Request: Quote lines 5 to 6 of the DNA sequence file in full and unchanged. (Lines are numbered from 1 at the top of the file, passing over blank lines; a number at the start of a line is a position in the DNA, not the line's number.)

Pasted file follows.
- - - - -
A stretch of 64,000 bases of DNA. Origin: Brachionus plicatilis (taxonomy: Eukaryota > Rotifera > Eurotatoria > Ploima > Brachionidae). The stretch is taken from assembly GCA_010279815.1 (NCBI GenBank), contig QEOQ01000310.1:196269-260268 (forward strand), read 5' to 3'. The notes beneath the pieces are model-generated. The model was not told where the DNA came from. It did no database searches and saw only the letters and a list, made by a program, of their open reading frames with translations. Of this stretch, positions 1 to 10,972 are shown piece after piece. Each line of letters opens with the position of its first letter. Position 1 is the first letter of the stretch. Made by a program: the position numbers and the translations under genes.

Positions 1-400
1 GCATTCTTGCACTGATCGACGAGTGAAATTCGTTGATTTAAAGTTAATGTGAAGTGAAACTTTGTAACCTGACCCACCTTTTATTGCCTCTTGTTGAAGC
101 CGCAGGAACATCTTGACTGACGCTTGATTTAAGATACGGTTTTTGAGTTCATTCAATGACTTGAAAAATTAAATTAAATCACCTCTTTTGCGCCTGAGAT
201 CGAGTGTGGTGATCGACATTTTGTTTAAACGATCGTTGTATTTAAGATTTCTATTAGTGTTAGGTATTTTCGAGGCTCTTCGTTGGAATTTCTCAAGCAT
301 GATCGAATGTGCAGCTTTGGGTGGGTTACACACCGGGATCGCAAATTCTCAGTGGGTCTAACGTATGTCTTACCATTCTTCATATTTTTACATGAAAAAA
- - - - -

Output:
201 CGAGTGTGGTGATCGACATTTTGTTTAAACGATCGTTGTATTTAAGATTTCTATTAGTGTTAGGTATTTTCGAGGCTCTTCGTTGGAATTTCTCAAGCAT
301 GATCGAATGTGCAGCTTTGGGTGGGTTACACACCGGGATCGCAAATTCTCAGTGGGTCTAACGTATGTCTTACCATTCTTCATATTTTTACATGAAAAAA